30 May 2014

Turret toppings

As I mentioned in my last blog, about weathervanes, I’ve spent some time recently looking up, which has brought me a new appreciation for the embellishments that have been added to Auckland’s towers and turrets, spires and steeples.

As crosses are to be found on many – though not all -- churches, flagpoles are common on all types of structures, and plain needle-like finials are often found on cupolas (like the examples at Auckland Grammar School, pictured below), I have not, for the most part, included any of them, focussing instead on the more unusual or unique forms of ornamentation.

The plain finial and flag pole on Auckland Grammar School's main building
Most of these turret toppings are purely ornamental, though I suspect some do have a purpose, as lightning rods, diverting the electrical charges of lightning strikes into the ground where they are diffused. Electricity pioneer Benjamin Franklin was the inventor of (in 1749) and a huge advocate for lightning rods, and their efficacy made them extremely popular in the 18th and 19th centuries. This advertisement from the Manawatu Standard, 10 July 1903, shows lightning rods were also popular in New Zealand and how imaginative their designs could, in fact, be.

So, let’s get on with showing you what I’ve been looking at.

Allendale House, corner of Crummer and Ponsonby Roads
On a prominent corner site in Auckland’s inner city suburb of Ponsonby stands Allendale, the large 1890s mansion of George Allen, a saddle and harness maker. This impressive local landmark has been successively a doctor's surgery, Maori girls hostel, boarding house, refuge for alcoholic men and a restaurant, and is now home to the ASB Community Trust, who restored the building after purchasing it in the 1990s.

Allendale is built in a style common for Victorian bay villas, which includes ornate wrought iron work on the verandahs, in the cresting on the roof, and on the turret, as well as the two side roof peaks. These are topped with beautiful examples of the ironworker’s craft – wonderfully sinuous and organic designs.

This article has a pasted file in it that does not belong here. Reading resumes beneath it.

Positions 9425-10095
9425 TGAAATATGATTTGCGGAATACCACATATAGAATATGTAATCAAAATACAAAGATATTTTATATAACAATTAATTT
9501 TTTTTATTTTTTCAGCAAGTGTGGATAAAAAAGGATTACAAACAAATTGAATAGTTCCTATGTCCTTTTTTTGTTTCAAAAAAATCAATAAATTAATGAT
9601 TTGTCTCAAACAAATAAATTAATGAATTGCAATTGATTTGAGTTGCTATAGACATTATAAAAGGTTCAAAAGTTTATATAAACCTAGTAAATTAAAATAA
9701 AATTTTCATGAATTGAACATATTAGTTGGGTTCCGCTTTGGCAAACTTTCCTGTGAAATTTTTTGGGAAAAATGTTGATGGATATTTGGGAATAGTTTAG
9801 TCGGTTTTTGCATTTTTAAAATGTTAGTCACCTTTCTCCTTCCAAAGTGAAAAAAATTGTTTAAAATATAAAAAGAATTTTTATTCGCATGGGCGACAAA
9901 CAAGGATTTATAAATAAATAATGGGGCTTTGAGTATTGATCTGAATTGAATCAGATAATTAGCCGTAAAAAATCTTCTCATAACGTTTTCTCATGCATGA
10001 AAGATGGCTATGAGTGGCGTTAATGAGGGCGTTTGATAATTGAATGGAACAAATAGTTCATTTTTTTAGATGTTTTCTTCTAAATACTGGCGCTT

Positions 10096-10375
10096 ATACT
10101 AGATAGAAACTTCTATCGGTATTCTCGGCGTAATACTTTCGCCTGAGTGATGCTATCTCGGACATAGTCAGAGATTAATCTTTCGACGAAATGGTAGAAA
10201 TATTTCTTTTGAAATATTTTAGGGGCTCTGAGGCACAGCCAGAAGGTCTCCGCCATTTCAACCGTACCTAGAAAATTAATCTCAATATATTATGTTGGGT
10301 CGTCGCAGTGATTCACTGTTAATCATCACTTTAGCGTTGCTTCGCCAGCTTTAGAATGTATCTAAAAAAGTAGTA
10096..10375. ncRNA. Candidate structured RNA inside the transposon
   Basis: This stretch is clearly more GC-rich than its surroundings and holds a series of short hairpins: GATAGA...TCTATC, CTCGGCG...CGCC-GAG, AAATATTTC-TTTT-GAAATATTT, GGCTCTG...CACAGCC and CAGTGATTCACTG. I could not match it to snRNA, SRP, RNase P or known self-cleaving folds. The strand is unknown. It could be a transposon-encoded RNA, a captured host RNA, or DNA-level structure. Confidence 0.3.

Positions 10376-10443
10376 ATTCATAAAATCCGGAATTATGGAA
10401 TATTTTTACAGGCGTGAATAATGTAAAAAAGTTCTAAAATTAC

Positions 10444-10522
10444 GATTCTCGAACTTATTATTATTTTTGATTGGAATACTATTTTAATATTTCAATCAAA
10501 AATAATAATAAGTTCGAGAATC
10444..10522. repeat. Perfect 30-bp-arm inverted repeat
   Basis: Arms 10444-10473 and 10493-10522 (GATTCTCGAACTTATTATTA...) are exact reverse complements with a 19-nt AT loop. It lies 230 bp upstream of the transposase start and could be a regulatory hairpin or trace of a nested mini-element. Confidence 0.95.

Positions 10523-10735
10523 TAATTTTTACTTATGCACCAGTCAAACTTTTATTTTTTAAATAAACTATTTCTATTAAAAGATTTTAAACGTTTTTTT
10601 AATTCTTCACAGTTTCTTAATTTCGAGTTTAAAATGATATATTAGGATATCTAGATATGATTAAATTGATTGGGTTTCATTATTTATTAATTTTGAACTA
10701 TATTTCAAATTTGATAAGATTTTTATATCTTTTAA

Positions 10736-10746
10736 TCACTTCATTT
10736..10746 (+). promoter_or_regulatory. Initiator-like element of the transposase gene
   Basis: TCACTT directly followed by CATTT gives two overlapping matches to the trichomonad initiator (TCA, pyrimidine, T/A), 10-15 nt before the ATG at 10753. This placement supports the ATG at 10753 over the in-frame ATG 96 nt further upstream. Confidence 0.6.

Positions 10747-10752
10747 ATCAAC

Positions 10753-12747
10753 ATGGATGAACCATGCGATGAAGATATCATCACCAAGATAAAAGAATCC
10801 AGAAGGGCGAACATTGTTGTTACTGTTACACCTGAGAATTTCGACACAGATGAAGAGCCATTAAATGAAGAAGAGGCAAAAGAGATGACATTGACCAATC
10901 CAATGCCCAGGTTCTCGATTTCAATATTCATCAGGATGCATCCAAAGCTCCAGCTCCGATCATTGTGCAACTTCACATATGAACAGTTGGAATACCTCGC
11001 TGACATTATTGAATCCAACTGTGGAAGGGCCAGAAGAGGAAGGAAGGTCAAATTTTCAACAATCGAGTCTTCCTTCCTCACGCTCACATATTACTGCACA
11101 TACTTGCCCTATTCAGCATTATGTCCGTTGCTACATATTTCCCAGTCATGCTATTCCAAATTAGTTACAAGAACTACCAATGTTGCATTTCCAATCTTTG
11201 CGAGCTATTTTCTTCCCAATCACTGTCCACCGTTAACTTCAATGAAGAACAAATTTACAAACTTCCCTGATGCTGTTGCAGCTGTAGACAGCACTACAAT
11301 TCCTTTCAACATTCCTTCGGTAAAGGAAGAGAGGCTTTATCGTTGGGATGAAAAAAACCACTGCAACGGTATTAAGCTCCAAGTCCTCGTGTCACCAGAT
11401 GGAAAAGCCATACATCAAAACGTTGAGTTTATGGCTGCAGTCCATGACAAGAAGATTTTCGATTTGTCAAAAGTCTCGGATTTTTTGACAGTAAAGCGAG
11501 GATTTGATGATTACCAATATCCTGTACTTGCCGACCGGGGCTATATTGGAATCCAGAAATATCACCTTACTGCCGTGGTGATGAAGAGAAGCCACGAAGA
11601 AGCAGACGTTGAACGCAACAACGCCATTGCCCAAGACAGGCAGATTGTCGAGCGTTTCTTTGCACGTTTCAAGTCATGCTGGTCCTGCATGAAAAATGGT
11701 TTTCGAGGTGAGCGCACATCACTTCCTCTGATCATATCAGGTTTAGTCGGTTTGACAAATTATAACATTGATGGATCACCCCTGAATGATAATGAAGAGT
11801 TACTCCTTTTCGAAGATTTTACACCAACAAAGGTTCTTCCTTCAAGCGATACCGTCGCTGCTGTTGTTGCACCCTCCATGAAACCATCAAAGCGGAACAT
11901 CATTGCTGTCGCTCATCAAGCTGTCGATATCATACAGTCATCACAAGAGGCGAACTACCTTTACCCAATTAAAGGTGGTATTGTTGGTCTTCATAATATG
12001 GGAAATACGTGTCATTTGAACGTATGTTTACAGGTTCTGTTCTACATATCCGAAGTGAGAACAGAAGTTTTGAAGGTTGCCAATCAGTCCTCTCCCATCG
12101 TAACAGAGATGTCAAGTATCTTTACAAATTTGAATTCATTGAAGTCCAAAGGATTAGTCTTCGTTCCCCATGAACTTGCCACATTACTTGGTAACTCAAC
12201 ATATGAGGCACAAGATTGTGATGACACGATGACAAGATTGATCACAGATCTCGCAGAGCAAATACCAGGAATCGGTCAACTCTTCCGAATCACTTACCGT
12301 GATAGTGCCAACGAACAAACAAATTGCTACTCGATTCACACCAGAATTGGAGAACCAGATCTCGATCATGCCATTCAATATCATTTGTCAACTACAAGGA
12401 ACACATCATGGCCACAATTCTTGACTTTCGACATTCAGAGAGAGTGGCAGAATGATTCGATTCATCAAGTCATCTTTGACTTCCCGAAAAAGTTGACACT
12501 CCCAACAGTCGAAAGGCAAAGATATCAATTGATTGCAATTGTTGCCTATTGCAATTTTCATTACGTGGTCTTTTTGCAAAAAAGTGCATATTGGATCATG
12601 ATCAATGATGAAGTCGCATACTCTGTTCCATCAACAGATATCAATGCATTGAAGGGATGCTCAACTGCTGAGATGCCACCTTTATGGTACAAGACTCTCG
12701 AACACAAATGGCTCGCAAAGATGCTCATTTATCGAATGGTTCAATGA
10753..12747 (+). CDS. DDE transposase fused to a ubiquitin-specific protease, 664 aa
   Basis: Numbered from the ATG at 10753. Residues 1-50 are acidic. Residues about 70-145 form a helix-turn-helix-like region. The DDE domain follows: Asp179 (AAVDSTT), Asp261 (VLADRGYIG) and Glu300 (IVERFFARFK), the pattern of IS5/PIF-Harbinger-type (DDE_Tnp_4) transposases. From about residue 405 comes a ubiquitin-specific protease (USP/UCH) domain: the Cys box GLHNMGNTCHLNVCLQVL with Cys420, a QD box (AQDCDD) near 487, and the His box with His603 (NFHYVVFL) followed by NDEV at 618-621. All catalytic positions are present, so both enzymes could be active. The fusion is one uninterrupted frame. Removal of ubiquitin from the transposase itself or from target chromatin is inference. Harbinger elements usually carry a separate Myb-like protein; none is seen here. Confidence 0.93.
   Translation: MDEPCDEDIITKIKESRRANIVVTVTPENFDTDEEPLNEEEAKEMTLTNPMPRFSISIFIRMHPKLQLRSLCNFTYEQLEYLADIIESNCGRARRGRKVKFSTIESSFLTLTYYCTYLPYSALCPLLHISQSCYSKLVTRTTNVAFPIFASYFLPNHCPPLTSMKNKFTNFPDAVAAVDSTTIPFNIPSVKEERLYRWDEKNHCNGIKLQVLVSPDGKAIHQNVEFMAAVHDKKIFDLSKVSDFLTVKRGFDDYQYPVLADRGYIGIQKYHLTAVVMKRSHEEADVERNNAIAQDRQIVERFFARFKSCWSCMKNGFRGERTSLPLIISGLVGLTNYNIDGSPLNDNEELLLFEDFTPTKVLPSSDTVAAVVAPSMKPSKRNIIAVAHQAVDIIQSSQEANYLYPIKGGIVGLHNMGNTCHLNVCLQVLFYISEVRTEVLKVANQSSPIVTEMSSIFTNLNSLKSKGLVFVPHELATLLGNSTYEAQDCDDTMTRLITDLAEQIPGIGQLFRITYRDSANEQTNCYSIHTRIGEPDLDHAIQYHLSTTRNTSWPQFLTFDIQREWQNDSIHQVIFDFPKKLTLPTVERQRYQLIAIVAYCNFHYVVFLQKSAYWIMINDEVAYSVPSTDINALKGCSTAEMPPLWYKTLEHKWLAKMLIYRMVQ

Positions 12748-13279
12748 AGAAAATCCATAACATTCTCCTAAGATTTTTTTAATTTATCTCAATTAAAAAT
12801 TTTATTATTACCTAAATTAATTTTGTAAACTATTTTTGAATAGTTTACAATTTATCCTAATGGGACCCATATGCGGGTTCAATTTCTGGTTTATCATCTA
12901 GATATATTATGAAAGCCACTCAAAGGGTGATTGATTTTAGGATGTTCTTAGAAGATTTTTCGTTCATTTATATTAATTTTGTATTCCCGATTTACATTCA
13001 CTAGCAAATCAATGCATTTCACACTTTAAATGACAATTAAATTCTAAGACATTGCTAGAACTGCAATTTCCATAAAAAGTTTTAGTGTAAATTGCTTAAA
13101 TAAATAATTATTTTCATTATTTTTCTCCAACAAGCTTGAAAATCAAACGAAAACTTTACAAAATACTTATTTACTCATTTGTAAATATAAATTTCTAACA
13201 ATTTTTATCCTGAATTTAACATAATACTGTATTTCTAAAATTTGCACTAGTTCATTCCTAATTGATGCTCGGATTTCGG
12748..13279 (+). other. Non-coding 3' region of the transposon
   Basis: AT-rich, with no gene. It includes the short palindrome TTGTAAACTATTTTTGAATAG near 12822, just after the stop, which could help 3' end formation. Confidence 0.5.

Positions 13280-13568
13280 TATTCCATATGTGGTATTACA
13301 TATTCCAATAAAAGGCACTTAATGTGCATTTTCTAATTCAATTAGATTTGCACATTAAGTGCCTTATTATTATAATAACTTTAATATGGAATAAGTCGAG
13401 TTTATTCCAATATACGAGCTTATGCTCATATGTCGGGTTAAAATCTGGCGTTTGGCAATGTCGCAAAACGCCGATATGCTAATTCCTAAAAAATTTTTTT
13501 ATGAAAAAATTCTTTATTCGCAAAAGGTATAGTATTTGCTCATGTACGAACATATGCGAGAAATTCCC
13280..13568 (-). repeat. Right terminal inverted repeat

Allendale House
United Maori Mission Hostel, corner of Hepburn and Smith Streets, Ponsonby
The exact same design as that found on Allendale’s roof can also be found on the roof of a large private dwelling, just a couple of streets away (below, left). Built in the 1890s in the Queen Anne style and sitting on a 1259m2 section, one can only imagine how grand this building must have been when first built. At one time, it functioned as St James’ Presbyterian Manse, then, in the 1940s, it became one of three hostels run by the United Maori Mission, catering for the ‘spiritual, social and material requirements’ of the young Maori people who were then moving in droves from rural New Zealand to the city (Elsdon Craig, ‘Gillies, Heppy and Shelley: The Story of Three Mission Hostels’, Te Ao Hou, no.19, August 1957).

Though it still functions as Te Kainga Aroha, a hostel for young Maori women, this once elegant old house looks rather ramshackle and unloved these days. Luckily, its wonderful roof ornament remains.

United Maori Mission Hostel (left) and St John's Methodist Church (right)
St John’s Methodist Church, Ponsonby Road, Ponsonby
Though I said above that I would not, for the most part, include churches in this post, some have roof ornaments that deserve a mention. On top of one of the small pinnacles of St John’s Methodist Church, for example, is a fine piece of wrought iron decoration (above, right), not dissimilar to the two mentioned above, though it is more angular, less organic in its lines.

St John’s also has an interesting cross on top of its spire, as you can see from the photo below, left. The church was built in 1882 in the Gothic Revival design by prominent local architect Edward Bartley (who also designed the Royal New Zealand Foundation for the Blind Workshop building with its superb weathervane).